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Cambridge University Library DAR 123: 139
Notebook D
D 139
1838.09.29 & 1838.09.29-[1838.10.02]

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say give me— the other when Dr. Smith more distant.— But he thinks other monkeys make st.— noise In case of woman instinctive desire may be said to be more definite than with bitch, for some feeling must urge them to these actions. «These facts may, be turned to ridicule, or may be thought disgusting, but to philosophic naturalist pregnant with interest»

Hyæna. thinks, when pleased cocks his ears., when frighten depresses them.—

England was united to Continent, when elephants lived. & when present animals— lived.— we know the great time, necessary to form channel & (& Basses St) yet no change in English species— time no element in making change, only in fixing it: only circumstances. a contingency of time.1
  • 1. See D174, 'How completely circumstances «alone» make changes or species!!'.
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Cambridge University Library DAR 123: 140
Notebook D
D 140
1838.09.29-[1838.10.02]

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When we multiply the effects of earthquakes, elevating forces in raising continents, & forming mountain-chains, when we estimate the matter removed by the waves of the sea, on beaches— we really, measure the rapidity of change of form, & instincts in the animal kingdom.— It is the unit of our calendar.— epochs & creations, reduce themselves to the revolutions of our system in the Heaverns.—

Is not puma, same colour as Lion. because inhabitant of plain & Jaguar of woods &c like ground birds


[141e-146e not located]



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Cambridge University Library DAR 84.2: 36
Birds-35 Note, Notebook D: 147-148 (excised page)
D 147e
1838.09.29-[1838.10.02]

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:Hence, also structure not really fitted for water, only habits & instincts—a 1 The young of the p Kingfisher (.p. 169) has the colour on its back bright blue.—2 «thus young of» Many of the pies assume the metallic tints, such as Magpie, Jay, & perhaps all the rollers—3 «He says» whenever metallic brilliancy is present in Young birds, one may be sure cock & hen will be alike—4 I presume converse is not true for he says Hen & cock Starling alike, yet young ones brown.
Sexual Selectionb

If masculine character. added to species,. we can see why young & Female alikec
Good Ch 6d Keepe


Is it Male that assumes change, & is the offspring brought back to earlier type by Mother?— do these differences indicate, species changing forms, & loosing do if so domestic animals ought to show them.—5 Anyhow not connected with habitsf



a:Hence ... & instincts—] crossed pencil
bSexual Selection] added pencil, underlined
cIf masculine ...Female alike] added pencil
dGood Ch 6] added brown crayon, circled in pencil
eKeep] added pencil
fIs it ... habits] crossed pencil

  • 1. See Waterton 1838:2166 (Notes on the habits of the kingfisher), 'Modern ornithologists have thought fit to remove the kingfisher from the land birds, and assign it a place amongst the water-fowl. To me the change appears a bad one; and I could wish to see it brought back again to the original situation in which our ancestors had placed it; for there seems to be nothing in its external formation which can warrant this arbitrary transposition. The plumage of the kingfisher is precisely that of the land bird, and, of course, some parts of the skin are bare of feathers; while the whole body is deprived of that thick coat of down so remarkable in those birds which are classed under the denomination of water-fowl. Its feet are not webbed; its breast-bone is formed like that of land birds; and its legs are ill calculated to enable it to walk into the water. Thus we see that it can neither swim with the duck, nor dive with the merganser, nor wade with the heron. Its act of immersion in the water is quite momentary, and bears no similarity to the immersion of those water-fowl which can pursue their prey under the surface, and persevere for a certain length of time, till they lay hold of it. Still the mode of taking its food is similar to that of the gulls, which first see the fish, and then plunge into the deep to obtain it; but this bird differs from the gull in every other habit.'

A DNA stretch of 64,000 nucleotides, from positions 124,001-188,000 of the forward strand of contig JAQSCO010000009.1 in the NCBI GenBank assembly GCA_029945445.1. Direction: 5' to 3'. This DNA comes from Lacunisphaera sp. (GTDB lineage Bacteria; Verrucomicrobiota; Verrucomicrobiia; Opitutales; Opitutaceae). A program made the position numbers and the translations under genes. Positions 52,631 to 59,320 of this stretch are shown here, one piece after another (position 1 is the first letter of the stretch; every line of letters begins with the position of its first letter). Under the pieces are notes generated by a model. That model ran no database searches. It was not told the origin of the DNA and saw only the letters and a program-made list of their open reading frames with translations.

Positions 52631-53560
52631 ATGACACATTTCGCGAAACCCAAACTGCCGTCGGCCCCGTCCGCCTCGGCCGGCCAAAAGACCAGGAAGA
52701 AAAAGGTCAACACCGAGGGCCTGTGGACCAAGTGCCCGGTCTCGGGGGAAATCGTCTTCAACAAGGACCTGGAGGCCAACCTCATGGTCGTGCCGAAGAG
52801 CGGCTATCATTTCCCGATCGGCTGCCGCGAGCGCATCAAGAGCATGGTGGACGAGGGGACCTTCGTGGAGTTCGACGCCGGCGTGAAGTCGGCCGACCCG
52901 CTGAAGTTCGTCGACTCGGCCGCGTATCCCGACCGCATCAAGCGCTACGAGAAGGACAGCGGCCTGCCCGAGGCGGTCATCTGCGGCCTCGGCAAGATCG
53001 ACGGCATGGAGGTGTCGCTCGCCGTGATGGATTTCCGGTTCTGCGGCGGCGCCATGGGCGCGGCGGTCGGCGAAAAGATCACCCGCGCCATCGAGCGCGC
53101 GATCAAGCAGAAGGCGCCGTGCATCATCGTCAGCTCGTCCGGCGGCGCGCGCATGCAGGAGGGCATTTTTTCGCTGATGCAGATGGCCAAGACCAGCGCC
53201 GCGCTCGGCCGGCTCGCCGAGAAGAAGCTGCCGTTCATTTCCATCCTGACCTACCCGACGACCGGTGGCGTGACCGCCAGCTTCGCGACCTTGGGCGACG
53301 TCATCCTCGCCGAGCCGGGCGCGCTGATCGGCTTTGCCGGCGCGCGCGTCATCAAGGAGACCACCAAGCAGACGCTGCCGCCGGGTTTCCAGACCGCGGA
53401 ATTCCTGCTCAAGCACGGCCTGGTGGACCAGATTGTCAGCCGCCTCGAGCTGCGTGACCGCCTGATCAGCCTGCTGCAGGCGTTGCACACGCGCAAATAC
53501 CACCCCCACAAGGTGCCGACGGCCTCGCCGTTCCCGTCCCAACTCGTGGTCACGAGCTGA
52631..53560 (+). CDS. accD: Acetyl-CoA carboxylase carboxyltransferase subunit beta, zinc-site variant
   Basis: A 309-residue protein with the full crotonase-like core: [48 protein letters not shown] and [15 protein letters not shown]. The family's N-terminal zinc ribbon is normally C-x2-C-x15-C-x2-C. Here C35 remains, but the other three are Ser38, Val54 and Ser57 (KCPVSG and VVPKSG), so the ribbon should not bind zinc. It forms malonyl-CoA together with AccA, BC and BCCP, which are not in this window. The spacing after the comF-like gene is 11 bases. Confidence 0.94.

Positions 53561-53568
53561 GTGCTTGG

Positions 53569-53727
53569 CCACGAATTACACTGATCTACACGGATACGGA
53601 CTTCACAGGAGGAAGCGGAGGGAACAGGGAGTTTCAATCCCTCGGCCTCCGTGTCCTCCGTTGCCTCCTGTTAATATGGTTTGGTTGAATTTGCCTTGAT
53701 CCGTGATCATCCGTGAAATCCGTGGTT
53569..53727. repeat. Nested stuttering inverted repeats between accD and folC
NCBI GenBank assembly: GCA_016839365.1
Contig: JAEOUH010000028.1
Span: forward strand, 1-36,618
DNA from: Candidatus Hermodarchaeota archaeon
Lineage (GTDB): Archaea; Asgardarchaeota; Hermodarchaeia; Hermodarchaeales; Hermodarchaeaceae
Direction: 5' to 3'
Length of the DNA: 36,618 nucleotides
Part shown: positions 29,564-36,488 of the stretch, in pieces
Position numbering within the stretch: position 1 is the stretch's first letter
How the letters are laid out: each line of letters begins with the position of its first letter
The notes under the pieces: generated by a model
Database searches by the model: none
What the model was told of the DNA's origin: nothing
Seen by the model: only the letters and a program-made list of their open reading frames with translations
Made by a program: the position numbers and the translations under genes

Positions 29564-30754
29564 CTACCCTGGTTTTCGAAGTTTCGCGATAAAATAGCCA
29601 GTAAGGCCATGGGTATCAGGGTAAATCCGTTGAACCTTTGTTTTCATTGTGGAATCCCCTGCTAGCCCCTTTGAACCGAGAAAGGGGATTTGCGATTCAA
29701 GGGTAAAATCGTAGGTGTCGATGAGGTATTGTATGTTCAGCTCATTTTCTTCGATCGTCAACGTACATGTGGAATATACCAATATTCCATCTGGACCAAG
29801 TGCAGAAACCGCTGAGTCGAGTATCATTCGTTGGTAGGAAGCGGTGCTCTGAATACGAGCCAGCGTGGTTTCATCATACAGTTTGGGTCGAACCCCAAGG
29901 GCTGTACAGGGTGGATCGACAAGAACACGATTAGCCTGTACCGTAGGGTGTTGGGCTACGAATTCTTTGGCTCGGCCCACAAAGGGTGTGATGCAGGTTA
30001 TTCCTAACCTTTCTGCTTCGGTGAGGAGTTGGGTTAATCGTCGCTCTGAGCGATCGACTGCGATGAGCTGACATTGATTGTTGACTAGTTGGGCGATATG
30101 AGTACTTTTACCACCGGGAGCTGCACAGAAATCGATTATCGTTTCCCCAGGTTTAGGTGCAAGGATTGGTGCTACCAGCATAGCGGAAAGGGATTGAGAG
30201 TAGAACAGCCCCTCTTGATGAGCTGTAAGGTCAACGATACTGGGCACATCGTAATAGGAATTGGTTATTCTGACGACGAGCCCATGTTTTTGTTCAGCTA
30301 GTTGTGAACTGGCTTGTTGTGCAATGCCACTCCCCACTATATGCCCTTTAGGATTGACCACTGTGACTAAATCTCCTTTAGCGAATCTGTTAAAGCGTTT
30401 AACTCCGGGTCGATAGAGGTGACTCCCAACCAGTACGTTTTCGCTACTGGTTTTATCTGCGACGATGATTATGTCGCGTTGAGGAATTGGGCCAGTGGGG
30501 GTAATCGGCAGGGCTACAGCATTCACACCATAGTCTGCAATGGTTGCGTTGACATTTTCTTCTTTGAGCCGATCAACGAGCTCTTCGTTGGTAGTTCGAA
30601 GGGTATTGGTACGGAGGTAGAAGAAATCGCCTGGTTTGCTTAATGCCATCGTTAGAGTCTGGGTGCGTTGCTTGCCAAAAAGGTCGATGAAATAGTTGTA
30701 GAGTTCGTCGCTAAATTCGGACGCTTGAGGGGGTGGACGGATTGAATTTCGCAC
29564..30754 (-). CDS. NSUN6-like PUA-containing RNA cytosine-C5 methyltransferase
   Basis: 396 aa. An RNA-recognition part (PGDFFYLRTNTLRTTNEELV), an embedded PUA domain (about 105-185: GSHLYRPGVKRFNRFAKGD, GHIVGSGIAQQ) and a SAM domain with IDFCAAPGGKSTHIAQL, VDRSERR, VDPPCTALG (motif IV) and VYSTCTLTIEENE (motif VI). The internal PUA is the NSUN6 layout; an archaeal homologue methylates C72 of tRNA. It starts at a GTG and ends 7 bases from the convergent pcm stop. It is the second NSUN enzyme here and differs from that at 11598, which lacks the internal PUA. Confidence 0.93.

• 2. Waterton 1838:169, 'There is not much difference in appearance betwixt the adult male and female kingfisher; and their young have the fine azure feathers on the back before they leave the nest.'
  • 3. Waterton 1838:169, 'This early metallic brilliancy of plumage seems only to be found in birds of the pie tribe. It obtains in the magpie, the jay, and, most probably, in all the rollers.' See also D160 on metallic tints.
  • 4. Waterton 1838:169, 'Wherever it [metallic brilliancy] is observed in the young birds, we may be certain that the adult male and female will be nearly alike in colour.'
  • 5. Darwin is explicitly using domestication as a model for testing ideas on species formation. This is the pattern he followed through the rest of his career.
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Cambridge University Library DAR 84.2: 36
Birds-35 Note, Notebook D: 147-148 (excised page)
D 148e
1838.09.29-[1838.10.02]

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According as child is like parent, so is species old: Hence young Kingfisher & pies, have long had their present plumage.— How is this in Pidgeons & fowls.— ???

Wate[r]ton1 «p. 197» put 12 wild duck's eggs under common ducks, the young crossed amongst themselves, & I presume with common ducks. so often, that it was impossible to say which was origin of any identical bird— for they were of all colours.— they were “ half wild-half tame, they came to the windows to be fed, but still they have a wariness about them quite remarkable” .2 instance of old Species transmitting so much longer its Mental peculiarities.a b c23 dWildness Reversion eQ f 3